Lewton et al v. Divingnzzo et al
ORDER denying 108 Motion to Compel. Ordered by Magistrate Judge F.A. Gossett. (CLS, )
L e w t o n et al v. Divingnzzo et al
D o c . 110
I N THE UNITED STATES DISTRICT COURT F O R THE DISTRICT OF NEBRASKA W I L L I A M DUANE LEWTON, et al., P l a i n t if fs , vs. D I A N N A DIVINGNZZO, et al., D e f e n d a n t s. ) ) ) ) ) ) ) ) )
8 :0 9 C V 2 ORDER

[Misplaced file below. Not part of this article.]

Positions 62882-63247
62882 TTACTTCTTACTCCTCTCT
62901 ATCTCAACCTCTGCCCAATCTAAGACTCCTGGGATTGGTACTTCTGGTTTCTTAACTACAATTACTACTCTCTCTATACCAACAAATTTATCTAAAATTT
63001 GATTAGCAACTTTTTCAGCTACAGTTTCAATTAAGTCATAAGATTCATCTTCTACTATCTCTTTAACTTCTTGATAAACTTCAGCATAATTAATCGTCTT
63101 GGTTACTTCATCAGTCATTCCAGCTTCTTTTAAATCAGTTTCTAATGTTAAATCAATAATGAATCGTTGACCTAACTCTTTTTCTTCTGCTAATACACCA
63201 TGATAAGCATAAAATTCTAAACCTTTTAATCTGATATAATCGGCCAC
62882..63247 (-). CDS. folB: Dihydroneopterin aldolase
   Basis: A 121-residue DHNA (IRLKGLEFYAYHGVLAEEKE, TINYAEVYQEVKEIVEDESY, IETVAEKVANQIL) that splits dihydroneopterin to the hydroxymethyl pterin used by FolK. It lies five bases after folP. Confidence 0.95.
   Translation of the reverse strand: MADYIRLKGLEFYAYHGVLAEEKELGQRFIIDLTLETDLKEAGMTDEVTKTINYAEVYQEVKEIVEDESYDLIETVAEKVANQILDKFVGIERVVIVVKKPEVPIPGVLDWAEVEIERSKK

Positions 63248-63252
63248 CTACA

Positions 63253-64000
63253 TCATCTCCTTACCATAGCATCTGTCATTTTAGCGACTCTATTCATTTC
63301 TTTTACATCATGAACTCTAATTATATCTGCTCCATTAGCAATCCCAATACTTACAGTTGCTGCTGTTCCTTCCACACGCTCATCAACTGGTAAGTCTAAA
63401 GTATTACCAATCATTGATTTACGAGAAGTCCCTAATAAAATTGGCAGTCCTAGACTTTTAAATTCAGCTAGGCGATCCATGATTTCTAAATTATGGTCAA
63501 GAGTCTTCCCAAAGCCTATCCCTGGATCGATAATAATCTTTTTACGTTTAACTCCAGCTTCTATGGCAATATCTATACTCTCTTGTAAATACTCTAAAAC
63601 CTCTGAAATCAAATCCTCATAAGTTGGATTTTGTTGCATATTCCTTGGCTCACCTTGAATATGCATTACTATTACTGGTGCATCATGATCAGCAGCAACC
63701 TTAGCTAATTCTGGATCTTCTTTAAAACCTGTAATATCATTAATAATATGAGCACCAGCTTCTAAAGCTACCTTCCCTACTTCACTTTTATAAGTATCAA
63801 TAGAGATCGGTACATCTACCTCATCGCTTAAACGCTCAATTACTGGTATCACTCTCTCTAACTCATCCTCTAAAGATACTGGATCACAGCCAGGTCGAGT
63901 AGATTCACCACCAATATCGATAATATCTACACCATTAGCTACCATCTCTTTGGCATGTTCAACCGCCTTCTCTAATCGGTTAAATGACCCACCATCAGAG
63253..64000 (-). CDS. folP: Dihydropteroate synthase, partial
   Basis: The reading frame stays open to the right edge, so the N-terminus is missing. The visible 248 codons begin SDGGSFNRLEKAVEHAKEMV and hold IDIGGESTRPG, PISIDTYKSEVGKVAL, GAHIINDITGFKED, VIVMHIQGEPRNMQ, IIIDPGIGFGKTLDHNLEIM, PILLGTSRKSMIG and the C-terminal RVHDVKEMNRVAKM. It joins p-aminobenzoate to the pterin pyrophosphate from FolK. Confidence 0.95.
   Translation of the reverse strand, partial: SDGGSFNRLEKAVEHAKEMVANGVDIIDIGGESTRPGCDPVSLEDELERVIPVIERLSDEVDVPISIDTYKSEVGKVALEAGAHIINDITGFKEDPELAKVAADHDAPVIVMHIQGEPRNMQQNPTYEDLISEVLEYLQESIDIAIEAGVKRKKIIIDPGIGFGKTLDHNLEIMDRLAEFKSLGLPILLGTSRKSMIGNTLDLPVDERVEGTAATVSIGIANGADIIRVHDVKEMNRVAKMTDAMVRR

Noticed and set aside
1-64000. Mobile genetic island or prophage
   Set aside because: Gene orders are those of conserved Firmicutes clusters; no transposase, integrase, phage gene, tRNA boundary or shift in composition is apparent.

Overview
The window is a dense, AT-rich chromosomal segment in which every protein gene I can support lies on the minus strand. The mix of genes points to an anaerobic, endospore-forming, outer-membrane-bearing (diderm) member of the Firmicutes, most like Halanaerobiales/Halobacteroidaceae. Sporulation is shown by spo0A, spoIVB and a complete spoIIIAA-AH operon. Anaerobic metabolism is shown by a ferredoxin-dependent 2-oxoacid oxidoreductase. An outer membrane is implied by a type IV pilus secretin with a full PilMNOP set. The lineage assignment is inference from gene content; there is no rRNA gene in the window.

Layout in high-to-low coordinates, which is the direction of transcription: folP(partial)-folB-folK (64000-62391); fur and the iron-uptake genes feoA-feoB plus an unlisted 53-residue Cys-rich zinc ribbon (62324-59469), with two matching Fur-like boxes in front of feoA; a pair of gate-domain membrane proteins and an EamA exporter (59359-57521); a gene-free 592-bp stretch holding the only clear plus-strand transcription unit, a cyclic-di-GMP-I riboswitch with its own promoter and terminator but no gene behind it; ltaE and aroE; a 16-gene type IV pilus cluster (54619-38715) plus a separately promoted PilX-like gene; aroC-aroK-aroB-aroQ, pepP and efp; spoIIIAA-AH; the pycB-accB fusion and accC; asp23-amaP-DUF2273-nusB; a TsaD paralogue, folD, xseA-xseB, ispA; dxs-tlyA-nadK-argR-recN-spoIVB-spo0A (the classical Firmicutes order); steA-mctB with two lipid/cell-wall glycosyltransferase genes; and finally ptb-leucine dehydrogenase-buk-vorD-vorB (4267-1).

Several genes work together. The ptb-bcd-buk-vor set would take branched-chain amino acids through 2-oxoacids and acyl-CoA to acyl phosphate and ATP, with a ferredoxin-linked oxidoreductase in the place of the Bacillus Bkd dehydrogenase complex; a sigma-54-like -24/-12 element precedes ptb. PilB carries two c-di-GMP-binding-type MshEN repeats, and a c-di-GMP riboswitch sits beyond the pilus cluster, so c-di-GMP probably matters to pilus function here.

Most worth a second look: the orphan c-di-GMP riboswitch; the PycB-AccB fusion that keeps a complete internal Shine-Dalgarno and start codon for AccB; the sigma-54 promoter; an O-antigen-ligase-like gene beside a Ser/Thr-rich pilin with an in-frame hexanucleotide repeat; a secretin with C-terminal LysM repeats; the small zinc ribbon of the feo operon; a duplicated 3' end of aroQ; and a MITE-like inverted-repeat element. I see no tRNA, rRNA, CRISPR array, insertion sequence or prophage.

T h i s matter is before the court on the renewed motion (Doc. 108) of defendants, D ia n n a Divingnzzo and Sam M. Divingnzzo ("Divingnzzos") to compel the production of s u b p o e n a e d documents from the Nebraska Department of Health and Human Services (" N D H H S " ). In general, the procedure for procuring compliance with a third-party subpoena is as f o llo w s . Under the Local Rules of Practice, NECivR 45.1(a), the party or parties requesting third-pa rty discovery (here, the Divingnzzos) must begin by serving notice to the other parties (h e re , the plaintiffs and the codefendants) of their intention to serve the third-party subpoena (s e e Fed. R. Civ. P. 45(b)(1)). The notice must state "the name and address of the nonparty b e in g subpoenaed, the documents or items to be produced or inspected, the time and place f o r production or inspection, and the date on which the subpoena will issue." NECivR 4 5 .1 (a ). The adverse parties then have 7 days to serve written objections to the proposed s u b p o e n a . NECivR 45.1(b). If objections are served, then the proposed subpoena may not be issued until all o b je c tio n s are resolved by the court; however, the court will not rule on any objections unless a party files an appropriate motion in accordance with NECivR 184.108.40.206 The court notes that on September 23, 2010, plaintiffs' counsel filed an Objection (Doc. 99) to the issuance of subpoenas upon Patricia Wicks, Christine Baccari, Stephanie Peterson, and Layne Prest. No party has filed an appropriate motion to obtain a ruling on the objection. In any event, plaintiffs' objection does not appear to be relevant to Divingnzzos' present attempt to subpoena records from NDHHS.